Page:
A new astronomical camera has begun operations on the United Kingdom Infrared Telescope (UKIRT) in Hawaii. The Wide Field Camera (WFCAM), built at the UK Astronomy Technology Centre (UK ATC), Edinburgh, is the world’s most powerful infrared survey camera. It will survey large regions of the sky at infrared wavelengths and is expected to discover both the nearest objects outside our Solar System and the farthest known objects in the Universe.
WFCAM has the largest field of view of any astronomical infrared camera in the world. In a single exposure it can image an area of the sky equal to that of the full moon. "The ability to see such a large area at once, with state-of-the-art detectors, makes WFCAM the fastest infrared survey instrument in the world, bar none." said Dr Andy Adamson, Head of Operations for UKIRT.
WFCAM detects infrared light, or heat radiation, which is the key to understanding many types of astronomical objects. These include stars in our own Galaxy and beyond, interstellar clouds, the mysterious "failed stars" known as brown dwarfs, and quasars at the edge of the observable Universe.
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15.08.2018 | American Institute of Physics
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15.08.2018 | University of California - Riverside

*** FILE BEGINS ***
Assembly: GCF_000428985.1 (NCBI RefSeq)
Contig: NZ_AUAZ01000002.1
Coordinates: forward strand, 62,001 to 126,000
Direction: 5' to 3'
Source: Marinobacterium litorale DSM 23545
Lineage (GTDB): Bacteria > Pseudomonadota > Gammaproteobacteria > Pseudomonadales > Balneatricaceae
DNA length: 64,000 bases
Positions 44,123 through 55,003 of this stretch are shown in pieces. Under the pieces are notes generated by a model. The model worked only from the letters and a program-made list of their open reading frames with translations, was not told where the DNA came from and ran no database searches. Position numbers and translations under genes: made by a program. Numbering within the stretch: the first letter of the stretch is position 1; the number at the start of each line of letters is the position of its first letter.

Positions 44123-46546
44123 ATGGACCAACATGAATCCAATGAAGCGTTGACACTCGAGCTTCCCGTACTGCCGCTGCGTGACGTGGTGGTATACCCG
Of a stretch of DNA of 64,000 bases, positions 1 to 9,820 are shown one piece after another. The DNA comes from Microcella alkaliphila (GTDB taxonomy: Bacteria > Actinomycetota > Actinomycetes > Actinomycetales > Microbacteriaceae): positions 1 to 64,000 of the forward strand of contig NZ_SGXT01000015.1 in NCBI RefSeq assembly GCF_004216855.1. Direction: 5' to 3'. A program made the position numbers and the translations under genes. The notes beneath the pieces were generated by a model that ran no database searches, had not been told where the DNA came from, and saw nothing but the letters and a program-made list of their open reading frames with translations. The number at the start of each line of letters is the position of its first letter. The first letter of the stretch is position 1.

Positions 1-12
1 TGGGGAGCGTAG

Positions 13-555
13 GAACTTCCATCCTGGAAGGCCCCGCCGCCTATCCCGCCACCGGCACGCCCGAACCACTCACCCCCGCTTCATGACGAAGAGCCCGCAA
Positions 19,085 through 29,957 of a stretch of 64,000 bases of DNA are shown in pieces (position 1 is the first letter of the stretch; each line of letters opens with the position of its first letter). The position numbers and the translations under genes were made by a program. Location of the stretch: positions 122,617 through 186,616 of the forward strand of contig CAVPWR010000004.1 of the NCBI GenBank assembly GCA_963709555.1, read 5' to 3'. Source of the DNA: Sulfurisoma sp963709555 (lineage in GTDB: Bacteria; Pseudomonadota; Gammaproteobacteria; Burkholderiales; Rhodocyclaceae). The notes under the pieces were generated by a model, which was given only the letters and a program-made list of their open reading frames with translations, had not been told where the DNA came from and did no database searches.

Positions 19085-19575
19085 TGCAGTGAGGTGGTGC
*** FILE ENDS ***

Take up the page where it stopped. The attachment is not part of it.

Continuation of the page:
Scientists at the University of California, Los Angeles present new research on a curious cosmic phenomenon known as "whistlers" -- very low frequency packets...
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Proteins must be folded correctly to fulfill their molecular functions in cells. Molecular assistants called chaperones help proteins exploit their inbuilt folding potential and reach the correct three-dimensional structure. Researchers at the Max Planck Institute of Biochemistry (MPIB) have demonstrated that actin, the most abundant protein in higher developed cells, does not have the inbuilt potential to fold and instead requires special assistance to fold into its active state. The chaperone TRiC uses a previously undescribed mechanism to perform actin folding. The study was recently published in the journal Cell.
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